A new paper from Cass Business School has found that sell-side analyst coverage of European companies has dropped “significantly” since the implementation of MiFID II in January 2018 – with a whopping 334 firms losing their analyst coverage completely.
The paper, entitled ‘The Effects of MiFID II on Sell-Side Analysts, Buy-Side Analysts, and Firms’, examined the effects of the MiFID II research unbundling requirement on all public firms headquartered in European Economic Area (EEA) countries from February 2015 to February 2019.
On average, the analysts who dropped coverage have higher lifetime forecast errors, higher forecast optimism, less experience on the job, and less experience covering the firm dropped – and the research did not find any significant changes in consensus forecast errors or dispersion. However, the remaining analysts are more likely to make sell or hold stock recommendations, their recommendation revisions garner greater market reactions, and their recommendations are more profitable.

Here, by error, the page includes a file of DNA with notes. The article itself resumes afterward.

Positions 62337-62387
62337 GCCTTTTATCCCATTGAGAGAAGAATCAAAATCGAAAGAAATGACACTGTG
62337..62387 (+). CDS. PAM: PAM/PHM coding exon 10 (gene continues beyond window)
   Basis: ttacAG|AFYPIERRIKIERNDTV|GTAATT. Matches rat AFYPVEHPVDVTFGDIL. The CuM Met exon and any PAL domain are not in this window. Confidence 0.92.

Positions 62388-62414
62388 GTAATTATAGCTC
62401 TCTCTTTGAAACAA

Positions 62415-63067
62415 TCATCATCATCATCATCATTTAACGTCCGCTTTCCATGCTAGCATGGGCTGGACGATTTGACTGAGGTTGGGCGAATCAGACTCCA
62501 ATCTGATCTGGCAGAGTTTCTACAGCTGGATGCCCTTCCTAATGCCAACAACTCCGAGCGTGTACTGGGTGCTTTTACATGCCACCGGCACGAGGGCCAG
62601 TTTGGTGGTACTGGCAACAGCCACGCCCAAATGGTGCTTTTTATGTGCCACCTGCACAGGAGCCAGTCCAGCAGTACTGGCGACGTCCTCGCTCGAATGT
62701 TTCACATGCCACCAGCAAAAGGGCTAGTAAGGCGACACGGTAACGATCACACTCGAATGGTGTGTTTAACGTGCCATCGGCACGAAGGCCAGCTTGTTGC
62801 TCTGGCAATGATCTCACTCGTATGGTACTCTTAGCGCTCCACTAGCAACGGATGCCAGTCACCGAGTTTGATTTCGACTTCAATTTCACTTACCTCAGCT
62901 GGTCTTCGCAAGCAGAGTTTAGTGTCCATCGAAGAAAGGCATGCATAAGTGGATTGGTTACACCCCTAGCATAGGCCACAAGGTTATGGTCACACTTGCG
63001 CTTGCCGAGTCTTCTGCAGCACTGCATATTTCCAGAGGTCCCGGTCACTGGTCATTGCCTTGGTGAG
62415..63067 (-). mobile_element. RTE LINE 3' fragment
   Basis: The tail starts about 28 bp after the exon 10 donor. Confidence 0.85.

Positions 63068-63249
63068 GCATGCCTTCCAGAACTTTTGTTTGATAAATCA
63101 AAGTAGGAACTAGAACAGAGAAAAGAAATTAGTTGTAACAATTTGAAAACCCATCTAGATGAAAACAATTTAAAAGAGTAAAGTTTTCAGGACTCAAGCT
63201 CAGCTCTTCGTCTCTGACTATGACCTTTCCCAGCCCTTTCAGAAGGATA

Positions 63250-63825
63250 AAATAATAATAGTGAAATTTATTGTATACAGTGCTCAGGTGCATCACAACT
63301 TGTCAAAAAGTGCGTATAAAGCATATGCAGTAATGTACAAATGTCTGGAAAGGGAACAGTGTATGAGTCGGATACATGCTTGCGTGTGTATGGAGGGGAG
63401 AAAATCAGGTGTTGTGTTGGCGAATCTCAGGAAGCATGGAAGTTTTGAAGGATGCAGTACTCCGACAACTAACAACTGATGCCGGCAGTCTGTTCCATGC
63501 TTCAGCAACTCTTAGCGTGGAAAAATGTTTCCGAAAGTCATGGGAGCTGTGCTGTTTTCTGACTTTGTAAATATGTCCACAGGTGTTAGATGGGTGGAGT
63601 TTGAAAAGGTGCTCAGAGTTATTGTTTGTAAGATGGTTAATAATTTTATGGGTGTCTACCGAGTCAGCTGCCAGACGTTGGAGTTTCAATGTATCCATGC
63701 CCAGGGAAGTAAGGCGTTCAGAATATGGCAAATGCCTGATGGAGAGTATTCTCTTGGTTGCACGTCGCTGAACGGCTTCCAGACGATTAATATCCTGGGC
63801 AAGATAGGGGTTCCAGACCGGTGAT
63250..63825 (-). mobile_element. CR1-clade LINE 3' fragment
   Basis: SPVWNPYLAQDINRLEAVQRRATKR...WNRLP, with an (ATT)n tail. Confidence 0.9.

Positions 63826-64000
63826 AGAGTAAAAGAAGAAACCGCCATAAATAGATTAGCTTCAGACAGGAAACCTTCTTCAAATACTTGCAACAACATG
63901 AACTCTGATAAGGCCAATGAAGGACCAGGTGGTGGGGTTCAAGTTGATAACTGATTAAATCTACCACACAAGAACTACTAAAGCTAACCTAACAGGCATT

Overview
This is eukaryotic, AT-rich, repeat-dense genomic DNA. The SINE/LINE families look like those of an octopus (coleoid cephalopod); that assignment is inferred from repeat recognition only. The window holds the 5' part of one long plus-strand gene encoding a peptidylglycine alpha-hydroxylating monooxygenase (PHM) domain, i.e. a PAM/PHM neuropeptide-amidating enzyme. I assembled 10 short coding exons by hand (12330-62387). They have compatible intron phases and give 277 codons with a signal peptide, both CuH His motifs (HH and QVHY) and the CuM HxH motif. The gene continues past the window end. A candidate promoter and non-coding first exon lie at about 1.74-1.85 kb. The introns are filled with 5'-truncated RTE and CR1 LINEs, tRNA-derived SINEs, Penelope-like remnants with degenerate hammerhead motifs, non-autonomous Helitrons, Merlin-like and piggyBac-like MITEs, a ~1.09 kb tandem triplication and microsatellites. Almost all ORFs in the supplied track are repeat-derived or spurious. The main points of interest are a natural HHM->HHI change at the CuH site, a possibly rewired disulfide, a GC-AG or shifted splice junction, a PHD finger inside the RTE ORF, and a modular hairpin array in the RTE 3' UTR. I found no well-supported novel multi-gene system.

In addition, sell-side analysts seem to cater more to the buy-side after MiFID II by providing industry recommendations along with stock recommendations. Importantly, the research found evidence to suggest that buy-side investment firms have turned to more in-house research after MiFID II implementation, and buy-side analysts have increased their participation and engagement in earnings conference calls.
The paper also found evidence of stock-market liquidity decreases post-MiFID II (after taking into account firms’ disclosure responses and changes in analyst coverage).
“MiFID II represented a shake-up of traditional business practices in Europe and has polarised opinion, with some industry figures being highly critical of its introduction. We should not be surprised that such sweeping regulatory changes have had such a mixed impact,” says co-author Dr Zhongwei Huang.
“Our findings have implications beyond Europe, as investors are currently pressuring the US Securities and Exchange Commission to adopt a similar regulation.”
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